How to Treat Skin Rash in Cats

Items you will need

  • Flea and tick medication

  • Mild or natural cat shampoo

  • Antihistamines

Cat skin rashes can be caused by exposure to an allergen in the environment or allergic reactions to the current pet food. Common symptoms of skin allergies include excessive scratching, rubbing or chewing at the skin; hair loss; or skin rashes. A rash could also be an indication that your cat has fleas or mites, according to the John and Caroline Bower, authors of "The Cat Owner's Problems Solver." Before taking your cat to the veterinarian you should attempt a few home remedies to reduce symptoms.

Wash all bedding. The allergen may be located where your cat sleeps, according to Bower. To get rid of the allergen wash your cat's bedding at a high temperature at least once a week. Use a steam cleaner if you have carpeting to remove allergens and dust mites from the environment.

Use a flea collar. A flea collar should be put on your cat and used at all times to kill current fleas and prevent future infestations. Spray your rugs and drapes with anti-flea spray to kill eggs and larvae, according to Bower. Your cat's veterinarian will also prescribe parasiticidal drugs to kill fleas and other insects such as fur mites.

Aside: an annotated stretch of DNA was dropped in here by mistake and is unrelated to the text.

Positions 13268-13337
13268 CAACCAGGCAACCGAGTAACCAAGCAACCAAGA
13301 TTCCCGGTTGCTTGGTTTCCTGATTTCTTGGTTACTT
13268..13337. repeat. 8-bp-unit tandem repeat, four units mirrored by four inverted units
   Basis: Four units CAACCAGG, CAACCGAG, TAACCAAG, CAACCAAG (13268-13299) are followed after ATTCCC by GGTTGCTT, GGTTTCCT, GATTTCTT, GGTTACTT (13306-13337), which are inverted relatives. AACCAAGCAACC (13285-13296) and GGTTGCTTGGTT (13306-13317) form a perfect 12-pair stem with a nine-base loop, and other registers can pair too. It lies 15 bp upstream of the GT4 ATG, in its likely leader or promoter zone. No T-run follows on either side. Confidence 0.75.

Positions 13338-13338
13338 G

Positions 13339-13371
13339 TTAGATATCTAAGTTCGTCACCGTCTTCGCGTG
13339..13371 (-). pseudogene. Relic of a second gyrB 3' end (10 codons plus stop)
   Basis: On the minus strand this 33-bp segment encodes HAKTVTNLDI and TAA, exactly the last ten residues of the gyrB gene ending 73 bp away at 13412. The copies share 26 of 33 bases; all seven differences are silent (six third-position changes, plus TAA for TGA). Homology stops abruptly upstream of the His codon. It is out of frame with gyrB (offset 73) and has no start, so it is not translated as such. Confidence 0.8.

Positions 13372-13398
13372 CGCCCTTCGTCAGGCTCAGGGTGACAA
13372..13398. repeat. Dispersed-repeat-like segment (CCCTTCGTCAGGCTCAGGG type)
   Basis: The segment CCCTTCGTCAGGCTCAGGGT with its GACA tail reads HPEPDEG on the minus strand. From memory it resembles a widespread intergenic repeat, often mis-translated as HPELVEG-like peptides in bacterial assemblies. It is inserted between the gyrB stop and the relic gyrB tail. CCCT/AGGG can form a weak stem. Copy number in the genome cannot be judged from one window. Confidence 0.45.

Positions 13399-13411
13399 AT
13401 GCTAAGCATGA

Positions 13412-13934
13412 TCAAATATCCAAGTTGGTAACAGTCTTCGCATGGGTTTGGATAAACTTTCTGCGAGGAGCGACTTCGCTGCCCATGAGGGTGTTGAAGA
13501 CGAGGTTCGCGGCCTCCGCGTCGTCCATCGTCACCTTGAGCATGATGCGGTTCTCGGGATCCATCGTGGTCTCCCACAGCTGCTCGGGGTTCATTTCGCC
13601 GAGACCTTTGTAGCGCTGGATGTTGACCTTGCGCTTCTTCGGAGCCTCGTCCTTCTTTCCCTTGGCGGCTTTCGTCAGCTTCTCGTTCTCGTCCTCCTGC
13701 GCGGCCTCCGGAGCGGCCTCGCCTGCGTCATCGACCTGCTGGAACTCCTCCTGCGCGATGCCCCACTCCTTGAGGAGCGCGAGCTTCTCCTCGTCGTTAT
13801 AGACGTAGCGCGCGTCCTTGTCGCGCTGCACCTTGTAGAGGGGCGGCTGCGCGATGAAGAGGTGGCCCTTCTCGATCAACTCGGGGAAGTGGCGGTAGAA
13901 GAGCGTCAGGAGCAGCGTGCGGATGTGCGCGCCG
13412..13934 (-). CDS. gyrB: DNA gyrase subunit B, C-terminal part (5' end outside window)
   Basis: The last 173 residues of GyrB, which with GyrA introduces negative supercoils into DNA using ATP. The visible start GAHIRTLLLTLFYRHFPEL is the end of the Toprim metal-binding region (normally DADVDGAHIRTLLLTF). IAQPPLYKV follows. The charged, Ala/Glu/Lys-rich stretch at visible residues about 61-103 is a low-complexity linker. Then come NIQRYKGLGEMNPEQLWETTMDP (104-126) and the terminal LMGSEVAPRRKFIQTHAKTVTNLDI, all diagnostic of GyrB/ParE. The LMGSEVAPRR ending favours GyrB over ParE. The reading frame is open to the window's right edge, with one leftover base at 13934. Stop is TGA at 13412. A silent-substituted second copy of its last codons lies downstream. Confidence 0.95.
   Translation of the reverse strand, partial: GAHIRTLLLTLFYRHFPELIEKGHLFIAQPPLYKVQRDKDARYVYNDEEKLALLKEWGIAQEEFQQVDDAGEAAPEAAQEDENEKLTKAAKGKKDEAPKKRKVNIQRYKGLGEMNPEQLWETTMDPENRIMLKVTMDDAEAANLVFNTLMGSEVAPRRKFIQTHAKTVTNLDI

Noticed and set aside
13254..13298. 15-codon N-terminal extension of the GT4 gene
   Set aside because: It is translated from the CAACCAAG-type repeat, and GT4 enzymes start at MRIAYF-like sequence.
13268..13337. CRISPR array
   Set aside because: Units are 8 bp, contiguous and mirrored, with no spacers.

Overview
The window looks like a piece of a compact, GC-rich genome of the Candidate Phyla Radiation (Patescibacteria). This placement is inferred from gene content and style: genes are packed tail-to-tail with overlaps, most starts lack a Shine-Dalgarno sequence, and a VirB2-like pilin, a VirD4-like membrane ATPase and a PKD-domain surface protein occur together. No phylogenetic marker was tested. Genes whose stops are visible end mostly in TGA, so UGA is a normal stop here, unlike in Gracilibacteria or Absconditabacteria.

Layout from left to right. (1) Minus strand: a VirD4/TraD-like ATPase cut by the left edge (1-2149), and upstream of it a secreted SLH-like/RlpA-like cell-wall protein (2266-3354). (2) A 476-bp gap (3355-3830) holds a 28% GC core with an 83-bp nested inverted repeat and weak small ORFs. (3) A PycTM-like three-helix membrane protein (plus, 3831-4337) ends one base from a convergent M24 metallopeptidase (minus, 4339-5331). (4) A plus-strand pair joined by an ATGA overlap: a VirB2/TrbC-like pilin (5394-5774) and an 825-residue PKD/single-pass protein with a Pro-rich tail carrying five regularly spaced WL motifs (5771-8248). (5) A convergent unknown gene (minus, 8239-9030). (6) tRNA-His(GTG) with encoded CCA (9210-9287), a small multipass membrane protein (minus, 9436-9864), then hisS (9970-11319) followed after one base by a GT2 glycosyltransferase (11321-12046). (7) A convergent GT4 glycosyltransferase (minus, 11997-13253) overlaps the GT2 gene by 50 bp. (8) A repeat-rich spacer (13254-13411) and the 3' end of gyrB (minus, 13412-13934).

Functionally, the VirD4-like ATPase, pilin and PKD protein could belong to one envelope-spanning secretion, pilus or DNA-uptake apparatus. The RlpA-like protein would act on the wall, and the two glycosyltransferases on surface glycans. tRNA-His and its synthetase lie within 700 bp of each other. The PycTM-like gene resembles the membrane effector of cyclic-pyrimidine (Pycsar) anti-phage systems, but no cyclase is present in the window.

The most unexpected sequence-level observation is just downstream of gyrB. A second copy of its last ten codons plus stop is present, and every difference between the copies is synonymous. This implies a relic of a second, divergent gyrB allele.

Attach an Elizabethan collar to your cat. Your cat's skin rash can cause discomfort, which causes him to scratch his rash and worsen the rash. Although your cat will dislike the collar and attempt to remove it, it is important that it remains on until the rash goes away.

Use an air purifier. Inhaled allergens can cause your cat to sneeze, itch and have skin rashes, according to Bower. Use an air purifier to rid the air of allergens and other pollutants that may cause allergy symptoms.

Restrict your cat's diet. The regular diet could be the cause of her skin rash. According to Bower, beef and chicken products can cause irritation, even if it has been in the cat's diet for quite some time. The best way to determine your cat's allergy is by elimination. Eliminate meat or dairy from her diet for at least eight weeks, and check her coat weekly to see if the skin rash remains. If the rash persists, visit the veterinarian.

Clean your cat's coat. Although he may put up a fight it is necessary to remove the allergens from his coat. A mild shampoo can remove allergens, or you can use a damp cloth to wipe him down thoroughly.

Administer medication. Your veterinarian may prescribe antihistamines to reduce the skin rash and other symptoms associated with allergies. Side effects of medication include vomiting, diarrhea or loss of appetite.

References (2)

  • The Cat Owner's Problem Solver; John and Caroline Bower; September 1998
  • PetEducation.com